March 2020 Foodman website and JD Supra

On February 04, 2020, the NEW YORK CITY BAR ASSOCIATION COMPLIANCE COMMITTEE issued a REPORT ON CHIEF COMPLIANCE OFFICER LIABILITY IN THE FINANCIAL SECTOR.  The Report discusses the governmental view that Compliance Officers are the “gatekeepers” that prevent, detect, and remediate violations of laws, regulations, and internal policies and rules. As a result, a number of Compliance Officers have been subjected to regulatory investigations and personal liability.  These risks are compounded when Compliance Officers are working under management pressure in under-resourced financial institutions.

Compliance Officers are:

• Facing Increasing Risk of Individual Liability: There has been an increase in enforcement actions brought against Compliance Officers focused on holding those individuals liable for compliance failures.
• Subject to Increased Regulatory Requirements: State and Federal Regulators are imposing additional attestation and certification requirements on Compliance Officers.
• Facing Structural Obstacles: There are structural barriers to key information reaching Compliance Officers; resulting in their inability to discover and prevent misconduct.
• Making Decisions in Real Time with Limited Guidance: There is a reality that Compliance Officers are operating under heightened individual enforcement, increased regulatory responsibilities, limited resources, and insufficient guidance.

Compliance Officers need guidance from Regulators

Compliance Officers must understand how to enhance compliance and reduce their risk of personal liability.  Guidance from financial regulators regarding the circumstances under which “enforcement actions” occur would empower Compliance Officers internally and improve compliance results; possibly shortening regulatory examinations, their frequency, and save resources. 

The Department of Justice (DOJ) provides guidance 

What is expressed in the DOJ’s Evaluation of Corporate Compliance Programs  is meant to assist Compliance Officers with tailoring compliance programs to meet DOJ standards for having an effective compliance program in place; thereby, reducing a possibility of enforcement actions against a Compliance Officer.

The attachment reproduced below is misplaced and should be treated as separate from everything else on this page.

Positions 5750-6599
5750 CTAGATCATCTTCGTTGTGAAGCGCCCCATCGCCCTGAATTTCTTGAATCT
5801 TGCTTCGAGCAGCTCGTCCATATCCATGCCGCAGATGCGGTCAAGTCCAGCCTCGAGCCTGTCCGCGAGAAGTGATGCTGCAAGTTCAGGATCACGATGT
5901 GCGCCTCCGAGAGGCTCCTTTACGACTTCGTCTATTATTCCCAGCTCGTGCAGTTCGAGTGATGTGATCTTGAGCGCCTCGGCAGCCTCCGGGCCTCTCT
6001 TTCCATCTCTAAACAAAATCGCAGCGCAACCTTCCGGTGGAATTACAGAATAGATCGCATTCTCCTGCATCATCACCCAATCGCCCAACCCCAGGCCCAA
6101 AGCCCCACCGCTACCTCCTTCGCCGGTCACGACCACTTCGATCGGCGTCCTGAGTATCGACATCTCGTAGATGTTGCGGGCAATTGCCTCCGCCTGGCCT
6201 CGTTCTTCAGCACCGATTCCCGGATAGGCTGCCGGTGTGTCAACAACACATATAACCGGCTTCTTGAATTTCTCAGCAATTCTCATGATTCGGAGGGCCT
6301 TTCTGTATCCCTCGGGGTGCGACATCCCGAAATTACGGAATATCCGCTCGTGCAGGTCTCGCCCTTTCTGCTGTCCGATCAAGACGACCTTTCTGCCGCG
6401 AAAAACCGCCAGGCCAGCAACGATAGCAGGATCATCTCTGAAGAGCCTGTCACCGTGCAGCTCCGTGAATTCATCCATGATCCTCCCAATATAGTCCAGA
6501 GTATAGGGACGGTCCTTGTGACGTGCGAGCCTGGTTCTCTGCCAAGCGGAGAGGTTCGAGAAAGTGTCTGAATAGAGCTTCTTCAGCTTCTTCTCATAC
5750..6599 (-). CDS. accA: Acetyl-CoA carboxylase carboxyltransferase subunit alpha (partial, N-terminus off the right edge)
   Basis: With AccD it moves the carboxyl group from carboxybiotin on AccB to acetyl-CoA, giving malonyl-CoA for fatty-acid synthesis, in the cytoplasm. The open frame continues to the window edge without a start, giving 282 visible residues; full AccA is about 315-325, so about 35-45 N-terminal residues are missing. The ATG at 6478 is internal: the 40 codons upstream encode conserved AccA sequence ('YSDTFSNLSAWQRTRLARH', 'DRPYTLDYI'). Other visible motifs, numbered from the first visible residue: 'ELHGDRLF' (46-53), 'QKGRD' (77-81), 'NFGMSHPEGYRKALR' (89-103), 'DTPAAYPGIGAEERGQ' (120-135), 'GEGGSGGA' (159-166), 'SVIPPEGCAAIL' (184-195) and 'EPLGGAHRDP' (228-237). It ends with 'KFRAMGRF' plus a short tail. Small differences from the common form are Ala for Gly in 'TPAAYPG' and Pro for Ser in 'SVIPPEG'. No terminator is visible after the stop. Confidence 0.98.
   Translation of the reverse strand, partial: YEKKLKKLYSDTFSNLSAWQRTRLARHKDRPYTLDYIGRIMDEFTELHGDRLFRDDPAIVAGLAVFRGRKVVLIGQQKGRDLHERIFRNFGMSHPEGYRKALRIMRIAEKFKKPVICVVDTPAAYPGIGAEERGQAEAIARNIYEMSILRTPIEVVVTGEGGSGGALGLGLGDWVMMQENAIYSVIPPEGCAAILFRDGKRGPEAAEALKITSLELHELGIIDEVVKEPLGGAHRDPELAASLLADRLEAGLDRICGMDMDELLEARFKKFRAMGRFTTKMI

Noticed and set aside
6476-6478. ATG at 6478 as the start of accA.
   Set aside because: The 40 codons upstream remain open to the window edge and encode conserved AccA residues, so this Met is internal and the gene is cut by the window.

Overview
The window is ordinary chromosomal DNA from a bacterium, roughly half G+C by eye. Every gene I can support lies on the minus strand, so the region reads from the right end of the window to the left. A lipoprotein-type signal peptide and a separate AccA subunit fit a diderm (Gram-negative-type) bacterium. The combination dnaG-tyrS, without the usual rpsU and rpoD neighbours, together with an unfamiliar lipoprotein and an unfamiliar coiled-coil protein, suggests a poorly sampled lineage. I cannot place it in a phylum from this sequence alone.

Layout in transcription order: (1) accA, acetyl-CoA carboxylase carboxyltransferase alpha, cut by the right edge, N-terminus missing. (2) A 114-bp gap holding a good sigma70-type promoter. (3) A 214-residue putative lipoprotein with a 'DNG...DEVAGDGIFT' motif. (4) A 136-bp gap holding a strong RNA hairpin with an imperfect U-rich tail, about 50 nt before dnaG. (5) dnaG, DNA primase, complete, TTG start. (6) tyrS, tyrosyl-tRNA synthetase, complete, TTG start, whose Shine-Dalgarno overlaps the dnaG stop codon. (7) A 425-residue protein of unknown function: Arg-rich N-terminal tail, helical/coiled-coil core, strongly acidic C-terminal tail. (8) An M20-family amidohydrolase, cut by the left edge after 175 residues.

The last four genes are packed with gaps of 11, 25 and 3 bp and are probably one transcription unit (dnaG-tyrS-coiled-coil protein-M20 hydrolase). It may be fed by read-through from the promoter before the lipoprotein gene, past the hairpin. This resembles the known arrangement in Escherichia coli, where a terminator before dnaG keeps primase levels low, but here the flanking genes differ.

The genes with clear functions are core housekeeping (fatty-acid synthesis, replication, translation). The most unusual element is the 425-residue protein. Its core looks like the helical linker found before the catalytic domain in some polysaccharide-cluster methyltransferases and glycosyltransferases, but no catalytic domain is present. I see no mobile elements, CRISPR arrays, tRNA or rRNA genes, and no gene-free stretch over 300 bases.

The DOJ Justice manual states that there are three “fundamental questions“ a prosecutor should ask:

  1. “Is the corporation’s compliance program well designed? “
  2. “Is the program being applied earnestly and in good faith? “
  3. “Does the corporation’s compliance program work“ in practice?

Compliance officers are meant to police the boundary between permissible  and impermissible conduct

According to Assistant United States Attorney General Brian A. Benczkowski: “Effective compliance programs play a critical role in preventing misconduct, facilitating investigations, and informing fair resolutions.”  “Today’s guidance document is part of our broader efforts in training, hiring, and enforcement to help promote corporate behaviors that benefit the American public and ensure that prosecutors evaluate the effectiveness of compliance in a rigorous and transparent manner.” 

US Sentencing guidelines advise that for purposes of calculating an appropriate organizational criminal fine, consideration will be given to a corporation that had in place at the time of the misconduct an effective compliance program. 

Consult your compliance advisor.